Stop Searching for Spirituality, Go Home and Love Your Family.

Original Date: Mar 29, 2015

I grew up in an ‘almost-Catholic’ home.   When I was very young, my family went to church fairly regularly and I did go through catechism school.  We had pictures of Mother Mary, and Jesus in the house, and I prayed every night before bed.  But my parents were honest with their thoughts on how and where the church had done wrong, and they certainly were not strict Catholics.  We were encouraged to pursue our own beliefs and follow our own paths.  I recall many a late night car rides listening to the lulling buzz of my parents voices discussing what they believed to be the true nature of God.

Fast forward to me married and a mother of two daughters.  I have not been back to the Catholic Church in my adult years.   Only once did I find a longing to speak to a clergy man.  When my eldest was so very ill and hospitalized at age three, I thought I would loose her, and myself in the process.  We lived in the Maine Medical hospital for about a month’s time.  I remember seeing the chapel in the hospital and occasionally the priest would walk by.  Once he even stepped into our room to bless my daughter.  I don’t remember what he said, but somehow I connected his presence to God and I did long to talk to him.  It was shortly after this time that I longed for healing and focused on my personal growth and spiritual practices.  I found healing in the path of Yoga.  What drew me to Yoga was its emphasis on personal practice: YOU do the WORK to heal Yourself and feel Whole.

But Yoga is not all  “Shiny Wholeness, Om’s and Love”.  Amidst the ever growing popularity of yoga, I find the same ego issues that exists in all of our human endeavors.  It’s not necessarily the stories of teachers acting in unethical ways with students that can be so troubling.   I see a lurking egoism in spiritual practices.  The ego LOVES thinking it has the One Right Way.  Religion and Spirituality can be high octane fuel for the ego.  “Look at me, I’m so spiritual living this wholesome life and doing ALL the RIGHT things…”  Its far too easy to judge Self and Other.  We ourselves are not practiced enough, or we need to take another class, training, or study with that special Divine Person to prove one’s true worth.  There is an unspoken sentiment in the world of yoga that one can get “better at Yoga.”  Now, I just don’t think that is how anything works at all.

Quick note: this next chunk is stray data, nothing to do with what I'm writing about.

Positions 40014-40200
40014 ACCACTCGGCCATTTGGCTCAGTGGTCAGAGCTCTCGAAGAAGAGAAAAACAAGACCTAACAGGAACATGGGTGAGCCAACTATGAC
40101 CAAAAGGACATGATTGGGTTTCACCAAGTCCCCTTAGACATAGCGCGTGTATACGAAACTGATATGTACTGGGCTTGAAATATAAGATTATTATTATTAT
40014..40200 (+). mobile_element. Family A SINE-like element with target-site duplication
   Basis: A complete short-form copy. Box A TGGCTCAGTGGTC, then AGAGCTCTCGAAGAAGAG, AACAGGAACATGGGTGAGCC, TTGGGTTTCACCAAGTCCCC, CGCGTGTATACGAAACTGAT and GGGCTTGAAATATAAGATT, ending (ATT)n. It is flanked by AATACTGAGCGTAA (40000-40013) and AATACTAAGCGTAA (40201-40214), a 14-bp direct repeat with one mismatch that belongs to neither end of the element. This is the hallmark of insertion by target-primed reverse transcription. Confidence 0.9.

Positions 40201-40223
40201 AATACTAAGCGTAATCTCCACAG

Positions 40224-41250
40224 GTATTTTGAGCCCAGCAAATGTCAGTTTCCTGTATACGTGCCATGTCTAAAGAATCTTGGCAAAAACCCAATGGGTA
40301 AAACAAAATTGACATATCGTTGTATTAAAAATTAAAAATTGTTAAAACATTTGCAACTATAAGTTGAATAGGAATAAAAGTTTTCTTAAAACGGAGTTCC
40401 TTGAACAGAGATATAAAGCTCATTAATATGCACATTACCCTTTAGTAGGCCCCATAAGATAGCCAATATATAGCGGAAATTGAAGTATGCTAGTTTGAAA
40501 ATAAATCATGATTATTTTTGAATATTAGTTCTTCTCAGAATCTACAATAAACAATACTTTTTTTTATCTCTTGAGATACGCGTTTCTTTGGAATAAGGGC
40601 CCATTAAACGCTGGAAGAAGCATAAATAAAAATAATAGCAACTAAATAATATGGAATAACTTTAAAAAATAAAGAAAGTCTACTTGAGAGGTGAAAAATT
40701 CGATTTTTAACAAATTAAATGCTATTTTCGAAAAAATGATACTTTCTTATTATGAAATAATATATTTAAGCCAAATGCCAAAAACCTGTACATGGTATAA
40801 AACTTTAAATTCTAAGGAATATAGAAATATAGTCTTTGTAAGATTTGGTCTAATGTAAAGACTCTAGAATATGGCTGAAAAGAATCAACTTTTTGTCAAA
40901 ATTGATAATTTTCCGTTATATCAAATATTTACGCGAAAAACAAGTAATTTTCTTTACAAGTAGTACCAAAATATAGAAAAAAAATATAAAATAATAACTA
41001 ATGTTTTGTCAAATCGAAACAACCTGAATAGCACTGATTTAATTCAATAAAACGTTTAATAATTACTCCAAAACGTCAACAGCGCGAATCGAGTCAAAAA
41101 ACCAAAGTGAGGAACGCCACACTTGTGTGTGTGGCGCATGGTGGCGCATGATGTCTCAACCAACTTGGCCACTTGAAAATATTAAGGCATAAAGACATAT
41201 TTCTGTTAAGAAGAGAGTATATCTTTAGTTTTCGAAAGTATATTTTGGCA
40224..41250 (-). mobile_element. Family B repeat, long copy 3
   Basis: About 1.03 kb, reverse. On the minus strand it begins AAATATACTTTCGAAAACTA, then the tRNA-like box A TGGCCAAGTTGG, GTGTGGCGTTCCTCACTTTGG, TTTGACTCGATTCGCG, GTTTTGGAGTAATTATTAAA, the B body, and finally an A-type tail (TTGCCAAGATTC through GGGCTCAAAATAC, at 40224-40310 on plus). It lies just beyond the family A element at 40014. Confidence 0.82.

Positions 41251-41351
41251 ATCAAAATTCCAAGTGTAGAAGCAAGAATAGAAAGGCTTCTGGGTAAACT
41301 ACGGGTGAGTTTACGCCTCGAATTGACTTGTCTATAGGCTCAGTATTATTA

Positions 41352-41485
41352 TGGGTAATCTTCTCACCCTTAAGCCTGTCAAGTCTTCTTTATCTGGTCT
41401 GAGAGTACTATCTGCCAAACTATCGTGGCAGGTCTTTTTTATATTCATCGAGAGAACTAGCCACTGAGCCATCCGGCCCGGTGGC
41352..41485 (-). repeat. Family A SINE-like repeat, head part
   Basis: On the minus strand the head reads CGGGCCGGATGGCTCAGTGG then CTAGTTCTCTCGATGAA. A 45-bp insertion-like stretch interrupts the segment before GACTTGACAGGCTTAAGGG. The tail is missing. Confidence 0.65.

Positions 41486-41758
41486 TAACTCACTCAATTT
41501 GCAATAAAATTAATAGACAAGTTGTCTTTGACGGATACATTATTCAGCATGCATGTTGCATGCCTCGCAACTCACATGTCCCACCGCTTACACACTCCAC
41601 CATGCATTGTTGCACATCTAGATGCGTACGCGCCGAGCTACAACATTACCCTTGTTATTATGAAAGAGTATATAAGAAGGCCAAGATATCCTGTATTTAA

I did once think I needed to take all the classes to make me “better.”   Have you thought this too? Maybe there is one more special training I need.  Maybe I ought to go to the big yoga festival, or teach at the festival to prove I am a good teacher.  Do you get the Kripalu or Omega catalog and think ‘I NEED go to all of these, then I will be “Enough.”  Finally, there is the “I can’t be spiritual until I’ve gone to India” idea.  None of this is true.  And if you keep following that logic, you will never feel whole.  You will always be searching.

Eventually,  I cemented what I was searching for.  Me.  Not in that Ego way “it’s all about ME”, simply, “I AM ENOUGH.”  Nothing else will make me more perfect or whole.   While taking classes and workshops can have great rewards, and traveling can indeed be amazing, I came to the same realization that my parents had on their path in Catholicism.  And it wasn’t so different after all.  There isn’t some magical person with a fancy ring somewhere who is going to give me the divine blessing to make me whole.  I don’t need to learn that one special yoga technique, hand mudra, or breathing practice, I don’t need a ‘special spiritual name’ that might prove I can  be a real  Yogi.  These are ways to over identify with Form and I want to fuse with the movement beneath the Form.

 This is my secret:  I wake up.  I move mindfully, I sit and breath.  I watch the trees bend and sway in the morning breeze.  I kiss my husband when he leaves for work.  I kiss my daughters when they wake up in the morning and when they go to bed at night. I look for wholeness in each moment, and I allow the divine to Emerge from within

Angie Follensbee-Hall